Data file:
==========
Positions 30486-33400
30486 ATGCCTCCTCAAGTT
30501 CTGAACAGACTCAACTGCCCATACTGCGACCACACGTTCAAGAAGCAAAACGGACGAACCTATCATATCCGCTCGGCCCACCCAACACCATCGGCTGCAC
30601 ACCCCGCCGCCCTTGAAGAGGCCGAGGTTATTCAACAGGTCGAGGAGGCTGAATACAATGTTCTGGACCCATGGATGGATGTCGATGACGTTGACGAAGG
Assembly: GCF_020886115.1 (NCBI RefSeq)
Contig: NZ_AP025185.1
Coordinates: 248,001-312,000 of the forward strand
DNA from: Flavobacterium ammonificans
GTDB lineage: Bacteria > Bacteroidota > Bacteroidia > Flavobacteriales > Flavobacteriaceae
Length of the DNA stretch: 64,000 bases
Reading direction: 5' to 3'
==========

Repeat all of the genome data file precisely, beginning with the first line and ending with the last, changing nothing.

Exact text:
Positions 30486-33400
30486 ATGCCTCCTCAAGTT
30501 CTGAACAGACTCAACTGCCCATACTGCGACCACACGTTCAAGAAGCAAAACGGACGAACCTATCATATCCGCTCGGCCCACCCAACACCATCGGCTGCAC
30601 ACCCCGCCGCCCTTGAAGAGGCCGAGGTTATTCAACAGGTCGAGGAGGCTGAATACAATGTTCTGGACCCATGGATGGATGTCGATGACGTTGACGAAGG
Assembly: GCF_020886115.1 (NCBI RefSeq)
Contig: NZ_AP025185.1
Coordinates: 248,001-312,000 of the forward strand
DNA from: Flavobacterium ammonificans
GTDB lineage: Bacteria > Bacteroidota > Bacteroidia > Flavobacteriales > Flavobacteriaceae
Length of the DNA stretch: 64,000 bases
Reading direction: 5' to 3'